One thing I learned fairly soon after moving to Southeast Texas is that its Gulf Coast beaches ain't the white-sand Southern California Eden of my childhood-vacation memories.
Oh sure, there's sand, seashells, lapping waves and the occasional fabulous sunset that turns the whole sky the color of a new copper penny.
But there's also silt-clouded water -- part of the "dead zone" from westward-drifting Mississippi River disgorgement -- and rotting clots of crunchy seaweed that don't exactly beckon you to stroll at sunset, more mosquitoes than seashells, an unsettling stink, and enough garbage to choke Florida. In short, many of our beaches aren't quite ready for their Baywatch close-up.
Itching to get away from yardwork and sloth this weekend, my friend Mary and I trundled my dog Cagney into the car for a few hours at "the beach." We drove east along the stretch of shore from the rust-tinged petrochemcial 'burg of Port Arthur into Louisiana's hurricane-wrecked Cameron Parish -- so no beach-comber in his right mind would be expecting a Tahitian paradise anyway.
But this place is a God-awful mess. One stretch of beach unfurled beside the denuded foundations of beach cabins, swept away by Hurricane Rita last fall. Some rebuilding has begun, but mostly the shore is haunted by ghosts of another time.
As we traveled along this 25-mile shore, the actual strand of sand often looked more like a county dump than a beach on a great sea. We pulled off the highway at several spots, each time walking a mile or so along the beach, gathering cans and the occasional shell, pointing out oddities that had washed ashore. The dog began to want to stay in the car. Besides the usual beach detritus, we found countless glass and plastic bottles; a few pounds of aluminum cans (which we gathered to haul home and recycle); children's toys that included several small, naked dolls miles apart; about four dozen mismatched shoes, boots, sandals and flip-flops; four hardhats (likely fallen from off-shore drilling rigs that disrupt the horizon); several milk crates (which we used to lug some of our aluminum-can treasure); several industrial-strength rubber gloves; several dead fish (into whose mouths we shoved the little naked dolls); and what appeared to be a couple large formerly underground storage tanks rusting peacefully on the sand. There's so much crap, it's difficult to imagine these beaches being reasonably clean again.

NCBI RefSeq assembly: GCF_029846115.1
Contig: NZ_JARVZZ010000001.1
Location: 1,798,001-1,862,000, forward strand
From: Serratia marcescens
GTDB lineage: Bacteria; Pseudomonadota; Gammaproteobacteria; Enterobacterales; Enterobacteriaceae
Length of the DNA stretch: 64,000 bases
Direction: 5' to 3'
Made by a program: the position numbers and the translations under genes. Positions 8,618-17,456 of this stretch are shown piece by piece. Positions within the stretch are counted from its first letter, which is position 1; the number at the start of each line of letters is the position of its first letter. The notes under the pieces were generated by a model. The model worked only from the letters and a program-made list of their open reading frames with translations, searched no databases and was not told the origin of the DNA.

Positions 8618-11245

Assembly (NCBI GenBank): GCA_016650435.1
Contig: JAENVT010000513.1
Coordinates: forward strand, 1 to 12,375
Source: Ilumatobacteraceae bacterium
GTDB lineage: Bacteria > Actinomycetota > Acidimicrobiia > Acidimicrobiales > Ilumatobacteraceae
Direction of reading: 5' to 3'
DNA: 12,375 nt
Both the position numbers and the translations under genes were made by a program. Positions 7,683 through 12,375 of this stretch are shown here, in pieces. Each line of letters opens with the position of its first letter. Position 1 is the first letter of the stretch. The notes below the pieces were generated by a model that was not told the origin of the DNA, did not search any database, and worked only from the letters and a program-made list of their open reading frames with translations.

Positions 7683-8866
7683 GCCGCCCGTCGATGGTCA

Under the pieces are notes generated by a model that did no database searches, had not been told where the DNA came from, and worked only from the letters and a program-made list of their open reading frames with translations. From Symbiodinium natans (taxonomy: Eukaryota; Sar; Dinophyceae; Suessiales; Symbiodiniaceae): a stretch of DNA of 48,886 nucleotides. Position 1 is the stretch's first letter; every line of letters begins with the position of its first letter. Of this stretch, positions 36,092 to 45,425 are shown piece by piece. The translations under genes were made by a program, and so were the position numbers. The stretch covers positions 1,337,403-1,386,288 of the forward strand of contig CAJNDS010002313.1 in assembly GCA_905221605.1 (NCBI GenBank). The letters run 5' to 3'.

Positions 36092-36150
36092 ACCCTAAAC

But most oddly, we found a bowling pin and about 100 unbroken lightbulbs scattered the length of our journey. We'll never know the Tale of the Bowling Pin, but I wondered, how did all these light bulbs survive their travels, past the breakwaters, to come to rest unbusted on these beaches? I'm not sure if that's a lesson in hope or in the indestructibility of modern garbage.
I came here from Colorado a couple years ago, and I'm struck by the difference in environmental consciousness between my two most recent homes: Coloradans are downright anal about protecting their landscape from any fouling, while Southeast Texans seem to have surrendered to their pollution, reasoning that it's just a by-product of a hard-working coast.
It saddens me. On the way home, I began to think about organizing some friends for a clean-up day and sunset cookout. Maybe we could stake out a few miles of beach one Sunday, scavenge whatever recyclable materials we could and haul the rest to the dump. Then we could build a fire, roast some food and enjoy the beach the way it should be enjoyed.
PHOTO ABOVE courtesy of the EPA